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Tuesday, October 1, 2019

REPLACE (Film Review)

                                Starring: Rebecca Forsythe, Lucie Aron, Barbara Crampton

                                                Directed by: Norbert Keil


  To watch a woman hem and haw over the vastly endless array of beauty products laid out in any department store is something to behold, and simply the notion of how far one will go in order to delay any sign of aging is a perplexing task. Allure and elegance is truly in the eye of the beholder and in director Norbert Keil's Replace, the idea of refinement reaches a horrific stratum - take that, Maybelline!

  Our leading lady Kira (Forsythe) has a bit of a problem - you see, her memory is a bit off in duration of retaining any semblance of what she's done past a week's time...and oh yeah - her skin is beginning to age to the point of disintegrating right off her face. It's fairly obvious that she's WAY beyond a little concealer and rouge - she's going to have to resort to alternate means of "epidermis rehabilitation" if she wants to keep that youthful glow. Her struggles lead her to the enigmatic Dr. Crober (Crampton in a fantastic performance), who shows Kira the way to a more buoyant presentation of how that's attained must be seen to be believed, but trust me when I tell ya - it ain't pretty (bad pun included at no extra cost).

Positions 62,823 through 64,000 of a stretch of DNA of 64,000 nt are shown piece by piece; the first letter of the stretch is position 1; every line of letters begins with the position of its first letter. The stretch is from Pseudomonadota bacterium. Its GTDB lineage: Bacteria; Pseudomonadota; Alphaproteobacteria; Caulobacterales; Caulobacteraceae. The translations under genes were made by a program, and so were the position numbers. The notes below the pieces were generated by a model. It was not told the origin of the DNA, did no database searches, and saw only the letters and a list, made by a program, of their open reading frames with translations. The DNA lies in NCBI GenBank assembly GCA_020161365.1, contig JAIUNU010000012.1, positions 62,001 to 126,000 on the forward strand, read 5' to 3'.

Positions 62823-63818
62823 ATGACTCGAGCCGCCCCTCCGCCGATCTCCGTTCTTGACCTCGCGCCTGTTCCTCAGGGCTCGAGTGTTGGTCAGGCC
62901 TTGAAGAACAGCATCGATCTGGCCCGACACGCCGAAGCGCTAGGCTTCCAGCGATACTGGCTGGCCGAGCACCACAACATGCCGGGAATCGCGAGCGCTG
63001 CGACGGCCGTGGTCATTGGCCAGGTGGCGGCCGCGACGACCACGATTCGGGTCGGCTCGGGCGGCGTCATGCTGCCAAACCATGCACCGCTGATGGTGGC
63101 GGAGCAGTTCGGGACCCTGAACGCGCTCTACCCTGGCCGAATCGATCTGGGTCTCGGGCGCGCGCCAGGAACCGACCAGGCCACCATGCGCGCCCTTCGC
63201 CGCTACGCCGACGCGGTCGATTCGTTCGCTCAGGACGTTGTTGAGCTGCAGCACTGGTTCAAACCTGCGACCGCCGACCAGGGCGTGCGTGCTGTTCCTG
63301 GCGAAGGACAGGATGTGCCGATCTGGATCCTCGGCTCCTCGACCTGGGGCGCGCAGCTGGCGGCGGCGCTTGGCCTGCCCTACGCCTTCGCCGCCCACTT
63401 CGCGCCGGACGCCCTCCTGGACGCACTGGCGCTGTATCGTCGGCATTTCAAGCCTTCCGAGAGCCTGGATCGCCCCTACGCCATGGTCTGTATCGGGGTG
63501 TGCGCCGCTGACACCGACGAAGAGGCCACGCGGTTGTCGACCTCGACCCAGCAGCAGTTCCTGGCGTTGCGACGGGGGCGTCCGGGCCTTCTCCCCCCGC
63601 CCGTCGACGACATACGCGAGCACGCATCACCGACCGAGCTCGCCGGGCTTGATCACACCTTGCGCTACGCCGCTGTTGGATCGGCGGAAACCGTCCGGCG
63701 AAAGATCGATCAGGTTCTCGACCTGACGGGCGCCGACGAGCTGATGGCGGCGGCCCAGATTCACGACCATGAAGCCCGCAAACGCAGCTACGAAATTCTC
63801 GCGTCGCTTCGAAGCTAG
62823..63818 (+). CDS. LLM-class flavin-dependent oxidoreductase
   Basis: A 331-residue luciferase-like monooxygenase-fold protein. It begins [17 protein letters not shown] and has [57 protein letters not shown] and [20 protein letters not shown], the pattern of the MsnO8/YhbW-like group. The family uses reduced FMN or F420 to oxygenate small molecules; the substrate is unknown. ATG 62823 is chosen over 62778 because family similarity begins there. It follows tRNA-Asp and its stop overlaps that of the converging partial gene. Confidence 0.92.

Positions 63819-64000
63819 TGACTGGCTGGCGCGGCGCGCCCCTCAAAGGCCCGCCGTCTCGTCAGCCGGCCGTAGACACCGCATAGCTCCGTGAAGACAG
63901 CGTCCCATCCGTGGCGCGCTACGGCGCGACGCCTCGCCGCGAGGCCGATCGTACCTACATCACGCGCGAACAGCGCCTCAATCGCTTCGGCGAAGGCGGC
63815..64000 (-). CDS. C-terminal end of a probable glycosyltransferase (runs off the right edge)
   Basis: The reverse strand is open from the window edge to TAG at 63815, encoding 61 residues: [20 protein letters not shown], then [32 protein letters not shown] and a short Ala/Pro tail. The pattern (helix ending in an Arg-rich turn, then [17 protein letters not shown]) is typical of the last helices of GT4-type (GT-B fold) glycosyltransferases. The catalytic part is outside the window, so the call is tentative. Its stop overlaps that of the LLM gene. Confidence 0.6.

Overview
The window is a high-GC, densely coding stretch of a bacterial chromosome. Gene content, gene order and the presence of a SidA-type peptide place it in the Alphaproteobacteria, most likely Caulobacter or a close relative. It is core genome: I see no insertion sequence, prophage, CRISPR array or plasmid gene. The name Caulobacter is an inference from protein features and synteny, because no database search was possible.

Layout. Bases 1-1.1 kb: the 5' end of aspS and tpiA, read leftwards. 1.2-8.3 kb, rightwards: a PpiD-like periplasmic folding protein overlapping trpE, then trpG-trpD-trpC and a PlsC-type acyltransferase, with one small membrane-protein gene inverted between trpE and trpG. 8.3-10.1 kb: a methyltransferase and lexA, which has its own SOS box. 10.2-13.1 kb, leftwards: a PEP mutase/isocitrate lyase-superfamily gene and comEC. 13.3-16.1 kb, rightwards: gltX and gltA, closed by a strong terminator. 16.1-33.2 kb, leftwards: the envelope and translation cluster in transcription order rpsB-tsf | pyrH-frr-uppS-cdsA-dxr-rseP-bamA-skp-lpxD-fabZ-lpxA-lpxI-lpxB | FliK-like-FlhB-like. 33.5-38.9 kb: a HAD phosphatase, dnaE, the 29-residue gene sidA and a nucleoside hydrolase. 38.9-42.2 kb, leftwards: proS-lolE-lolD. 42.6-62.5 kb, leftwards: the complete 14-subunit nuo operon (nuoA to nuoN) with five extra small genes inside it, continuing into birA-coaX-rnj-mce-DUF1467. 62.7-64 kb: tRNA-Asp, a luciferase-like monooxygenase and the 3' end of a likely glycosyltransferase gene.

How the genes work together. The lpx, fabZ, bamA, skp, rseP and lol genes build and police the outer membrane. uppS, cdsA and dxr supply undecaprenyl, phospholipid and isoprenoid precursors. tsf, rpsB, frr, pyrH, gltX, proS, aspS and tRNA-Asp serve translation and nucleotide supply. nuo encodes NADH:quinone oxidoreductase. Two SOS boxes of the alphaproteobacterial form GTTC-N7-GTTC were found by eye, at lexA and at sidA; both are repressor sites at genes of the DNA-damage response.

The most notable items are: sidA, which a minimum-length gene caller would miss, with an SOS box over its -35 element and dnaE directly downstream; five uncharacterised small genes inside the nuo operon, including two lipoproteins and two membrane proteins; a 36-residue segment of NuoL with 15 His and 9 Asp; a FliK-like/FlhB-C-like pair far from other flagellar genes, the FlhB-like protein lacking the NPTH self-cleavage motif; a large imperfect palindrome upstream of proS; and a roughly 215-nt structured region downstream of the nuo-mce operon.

With the film's looks and feels, we're transported back in time to the Giallo-style of filmmaking, and it's something to behold - when a movie that's trying to provide a commentary about the social acceptance of the "pretty people" employs the tactic of stunning imagery and gorgeous backdrops - well, that's just a prize all in itself for the viewer's eyes to reel in. Forsythe's portrayal of a young woman clawing desperately against the even stronger hands of time is quite the wonder to watch, and she pulls it off effortlessly making this descent into body-horror traumatically authentic and wince-worthy.

 Replace is one of those time-consuming films that will more than likely act as a cautionary tale of sorts, and should be watched by those who possess not only a strong moral compass but a durable stomach of steel to handle all the messy pieces flying around. This one's absolutely worth a watch and is now available to stream on a variety of platforms as of October 1st.

RATING: 3.5 out of 5


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